An excellent article in Dark Reading has Nicole Sette, Director of Kroll’s Cyber Risk practice, walking through the security vulnerabilities of several different cryptocurrency accounts. Unlike the usual propaganda that every problem can be solved by making it hard to replace SIM cards, Sette identifies how crypto accounts significantly differ in the controls that surround user authentication and password resets, with the result that some are much less liable to be hacked by a SIM swapper than others. Furthermore, Sette discusses how insecure email services continue to be a gateway to obtain access to other user accounts.
It’s clear that the true vulnerability at the heart of SIM-swap attacks on crypto accounts lies in crypto exchanges’ and email providers’ variable implementation of 2FA. Until all crypto exchanges force the implementation of more secure application-based 2FA, these vulnerabilities will continue to allow for SIM-swapping attacks against crypto accounts.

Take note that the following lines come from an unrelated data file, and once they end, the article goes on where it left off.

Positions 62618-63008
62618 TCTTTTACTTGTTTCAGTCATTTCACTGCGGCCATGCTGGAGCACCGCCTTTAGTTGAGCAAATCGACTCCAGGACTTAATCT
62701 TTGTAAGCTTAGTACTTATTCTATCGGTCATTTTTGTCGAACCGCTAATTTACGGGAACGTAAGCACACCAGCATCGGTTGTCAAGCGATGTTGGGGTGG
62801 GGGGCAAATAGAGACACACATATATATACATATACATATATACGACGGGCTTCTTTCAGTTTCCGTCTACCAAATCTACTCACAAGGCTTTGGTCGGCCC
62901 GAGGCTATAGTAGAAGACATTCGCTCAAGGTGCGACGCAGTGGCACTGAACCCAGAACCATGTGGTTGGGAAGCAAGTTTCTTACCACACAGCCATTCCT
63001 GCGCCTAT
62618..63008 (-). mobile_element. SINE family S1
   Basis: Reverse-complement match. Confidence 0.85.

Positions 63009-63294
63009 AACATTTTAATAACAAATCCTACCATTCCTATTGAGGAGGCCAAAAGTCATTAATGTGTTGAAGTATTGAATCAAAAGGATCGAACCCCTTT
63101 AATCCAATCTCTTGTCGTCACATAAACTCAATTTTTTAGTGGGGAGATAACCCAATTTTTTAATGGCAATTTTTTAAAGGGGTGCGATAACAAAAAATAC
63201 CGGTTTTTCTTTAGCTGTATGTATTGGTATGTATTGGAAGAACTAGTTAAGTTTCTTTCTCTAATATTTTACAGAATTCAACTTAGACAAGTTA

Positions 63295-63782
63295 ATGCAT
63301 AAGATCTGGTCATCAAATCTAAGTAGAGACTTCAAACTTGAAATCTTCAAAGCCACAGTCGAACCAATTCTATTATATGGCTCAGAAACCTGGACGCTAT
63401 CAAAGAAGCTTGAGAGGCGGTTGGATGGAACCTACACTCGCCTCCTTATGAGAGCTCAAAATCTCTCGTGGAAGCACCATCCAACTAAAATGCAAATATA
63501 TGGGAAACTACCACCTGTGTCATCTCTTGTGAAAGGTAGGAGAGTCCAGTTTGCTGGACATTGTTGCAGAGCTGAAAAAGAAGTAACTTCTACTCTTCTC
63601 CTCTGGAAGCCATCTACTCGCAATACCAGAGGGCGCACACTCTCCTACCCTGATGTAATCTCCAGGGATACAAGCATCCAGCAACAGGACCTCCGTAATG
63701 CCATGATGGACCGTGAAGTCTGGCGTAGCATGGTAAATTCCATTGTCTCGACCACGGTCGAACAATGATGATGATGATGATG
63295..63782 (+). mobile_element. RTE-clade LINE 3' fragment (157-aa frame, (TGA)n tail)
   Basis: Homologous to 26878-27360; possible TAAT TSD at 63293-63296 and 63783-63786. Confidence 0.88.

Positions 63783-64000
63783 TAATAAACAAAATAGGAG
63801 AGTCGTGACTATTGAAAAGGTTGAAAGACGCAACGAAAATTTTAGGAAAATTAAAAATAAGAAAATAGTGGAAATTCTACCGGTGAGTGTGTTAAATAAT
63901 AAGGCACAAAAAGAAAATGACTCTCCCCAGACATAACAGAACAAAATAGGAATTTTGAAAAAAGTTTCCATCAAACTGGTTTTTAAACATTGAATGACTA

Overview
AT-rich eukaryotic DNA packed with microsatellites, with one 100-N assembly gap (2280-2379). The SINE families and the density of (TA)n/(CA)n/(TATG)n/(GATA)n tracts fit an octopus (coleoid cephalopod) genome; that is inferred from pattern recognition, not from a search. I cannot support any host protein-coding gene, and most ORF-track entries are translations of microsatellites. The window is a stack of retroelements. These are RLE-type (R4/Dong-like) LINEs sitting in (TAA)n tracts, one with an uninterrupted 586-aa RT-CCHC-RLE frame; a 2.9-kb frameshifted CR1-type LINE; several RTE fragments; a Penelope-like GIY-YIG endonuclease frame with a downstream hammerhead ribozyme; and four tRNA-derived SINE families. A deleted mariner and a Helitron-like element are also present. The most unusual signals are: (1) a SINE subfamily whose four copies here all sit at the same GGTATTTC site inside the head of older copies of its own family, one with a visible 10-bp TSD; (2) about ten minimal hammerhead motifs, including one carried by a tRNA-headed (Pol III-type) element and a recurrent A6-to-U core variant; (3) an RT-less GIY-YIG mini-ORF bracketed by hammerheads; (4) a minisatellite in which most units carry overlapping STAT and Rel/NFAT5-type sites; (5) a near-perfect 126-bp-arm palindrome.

Will politicians and consumer champions start moaning about poor security for email and cryptocurrency accounts? That seems unlikely, because telcos make a much more appealing target. But Sette shows conclusively that SIM swaps can only be used to take over cryptocurrency accounts when the hacker can also exploit other security weaknesses that lie outside of the control of telcos. It is a shame that few of the big mouths who claim to be raising awareness of SIM swap fraud are demanding those security gaps be closed too.
You will find Nicole Sette’s article for Dark Reading by looking here.